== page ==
Fitzmyer states that by looking at the prefaces of Luke and Acts together it can be seen that Luke-Acts purports to be basically ‘ a work of edification ’.”
Though the preface initially states Luke ’ s intentions for writing, by closely examining the contents of the work as a whole, scholars have surmised that Luke ’ s purpose is much more complex.
Epiphanius states that Luke was one of the Seventy ( Panarion 51. 11 ), and John Chrysostom indicates at one point that the " brother " Paul mentions in 2 Corinthians 8: 18 is either Luke or Barnabas.
However, in Luke 24: 39, the resurrected Jesus expressly states " behold my hands and my feet, that it is I myself.
For instance, it has been suggested that Luke is using Mary's genealogy and Matthew is using Joseph's, but Darrell Bock states that this would be unprecedented, " especially when no other single woman appears in the line ".
The New Testament states that John the Baptist baptised unto repentance in the Jordan ( Matthew 3: 5-6 ; Mark ; Luke ; John ).
Hippolytus ( AD 170 – 236 ), considered to have been one of the most learned Christian historians, puts names to the seventy disciples whom Jesus sent forth in Luke 10, includes Aristobulus of Romans 16: 10 with Joseph, and states that he ended up becoming a pastor in Britain.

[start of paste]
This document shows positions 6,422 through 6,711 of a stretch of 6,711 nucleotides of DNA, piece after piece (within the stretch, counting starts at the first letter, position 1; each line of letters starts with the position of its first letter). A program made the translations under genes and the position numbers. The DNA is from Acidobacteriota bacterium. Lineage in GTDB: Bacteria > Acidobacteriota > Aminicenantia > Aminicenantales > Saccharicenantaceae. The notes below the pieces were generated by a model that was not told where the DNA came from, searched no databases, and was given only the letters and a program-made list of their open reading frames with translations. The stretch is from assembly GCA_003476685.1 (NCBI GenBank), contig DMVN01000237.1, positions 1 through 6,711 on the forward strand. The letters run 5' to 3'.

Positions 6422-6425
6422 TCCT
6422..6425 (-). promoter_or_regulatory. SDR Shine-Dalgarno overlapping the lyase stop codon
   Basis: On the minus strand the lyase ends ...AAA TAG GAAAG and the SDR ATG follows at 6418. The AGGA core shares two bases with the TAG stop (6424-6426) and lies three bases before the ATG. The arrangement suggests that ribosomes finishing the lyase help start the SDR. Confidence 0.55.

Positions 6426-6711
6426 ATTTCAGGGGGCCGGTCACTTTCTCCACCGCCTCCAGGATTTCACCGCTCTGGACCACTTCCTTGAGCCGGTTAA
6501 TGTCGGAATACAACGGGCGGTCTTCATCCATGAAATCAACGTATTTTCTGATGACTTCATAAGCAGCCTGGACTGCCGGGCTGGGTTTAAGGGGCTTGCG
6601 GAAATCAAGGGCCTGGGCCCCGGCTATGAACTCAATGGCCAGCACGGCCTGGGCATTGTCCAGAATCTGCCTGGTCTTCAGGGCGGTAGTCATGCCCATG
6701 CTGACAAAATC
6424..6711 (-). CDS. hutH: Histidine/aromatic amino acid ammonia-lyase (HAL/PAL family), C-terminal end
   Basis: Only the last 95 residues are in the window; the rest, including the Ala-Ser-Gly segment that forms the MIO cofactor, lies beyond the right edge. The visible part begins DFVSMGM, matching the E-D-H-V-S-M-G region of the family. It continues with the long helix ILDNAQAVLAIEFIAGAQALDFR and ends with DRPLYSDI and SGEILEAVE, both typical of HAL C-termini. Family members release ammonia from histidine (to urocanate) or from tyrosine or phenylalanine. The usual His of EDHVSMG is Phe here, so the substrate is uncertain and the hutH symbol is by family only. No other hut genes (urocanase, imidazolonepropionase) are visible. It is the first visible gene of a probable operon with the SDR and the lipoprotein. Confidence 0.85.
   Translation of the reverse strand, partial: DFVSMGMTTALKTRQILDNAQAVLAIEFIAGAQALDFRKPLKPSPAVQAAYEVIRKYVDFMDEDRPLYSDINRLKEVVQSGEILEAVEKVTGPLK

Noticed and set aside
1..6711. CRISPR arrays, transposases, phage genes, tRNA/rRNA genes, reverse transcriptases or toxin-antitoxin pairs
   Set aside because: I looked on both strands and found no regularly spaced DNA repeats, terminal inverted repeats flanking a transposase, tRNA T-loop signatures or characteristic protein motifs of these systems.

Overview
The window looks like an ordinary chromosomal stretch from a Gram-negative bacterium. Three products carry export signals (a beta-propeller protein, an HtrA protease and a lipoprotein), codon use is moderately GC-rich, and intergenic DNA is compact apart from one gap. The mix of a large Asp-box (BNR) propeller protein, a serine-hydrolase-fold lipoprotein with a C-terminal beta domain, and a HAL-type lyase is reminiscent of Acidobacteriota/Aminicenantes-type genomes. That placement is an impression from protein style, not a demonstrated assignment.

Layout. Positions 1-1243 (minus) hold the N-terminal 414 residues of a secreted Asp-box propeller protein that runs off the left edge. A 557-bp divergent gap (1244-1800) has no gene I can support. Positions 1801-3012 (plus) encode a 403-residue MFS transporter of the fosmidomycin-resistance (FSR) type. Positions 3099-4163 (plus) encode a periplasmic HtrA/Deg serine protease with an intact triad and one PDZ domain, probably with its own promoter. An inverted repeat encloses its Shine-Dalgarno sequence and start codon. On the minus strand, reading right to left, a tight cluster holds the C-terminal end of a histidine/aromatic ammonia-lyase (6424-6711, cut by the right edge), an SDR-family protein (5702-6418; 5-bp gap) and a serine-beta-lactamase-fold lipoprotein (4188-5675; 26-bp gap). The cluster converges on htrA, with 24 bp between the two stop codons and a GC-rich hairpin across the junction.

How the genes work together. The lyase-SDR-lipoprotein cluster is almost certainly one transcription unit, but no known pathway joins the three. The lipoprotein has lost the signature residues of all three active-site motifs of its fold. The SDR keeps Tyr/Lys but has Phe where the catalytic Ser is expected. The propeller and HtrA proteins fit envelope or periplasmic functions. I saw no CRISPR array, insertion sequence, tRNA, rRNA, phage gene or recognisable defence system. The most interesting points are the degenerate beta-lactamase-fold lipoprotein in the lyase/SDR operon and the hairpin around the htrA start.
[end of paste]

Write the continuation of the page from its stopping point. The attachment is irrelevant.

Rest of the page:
The Gospel of Luke states that the event took place ' in the vicinity of Bethany ' and the Gospel of Mark specifies no location.
The Gospel of Luke also reports that such questions were asked of Jesus ; in Luke's case it being the priests that repeatedly accused him, though Luke states that Jesus remained silent to such inquisition, causing Pilate to hand Jesus over to the jurisdiction ( Galilee ) of Herod Antipas.
Craig A. Evans states that saying 54 in Thomas, which speaks of the poor and the kingdom of heaven, is more similar to the Syriac version of Matthew 5: 3 than the Greek version of that passage or the parallel in Luke 6: 20.
Brown states that, even if the silence of Paul is taken to indicate ignorance of the virgin birth, it does not disprove it, for a family tradition about it could have circulated among relatively few in the years 30-60, before becoming known to the communities for whom Matthew and Luke wrote.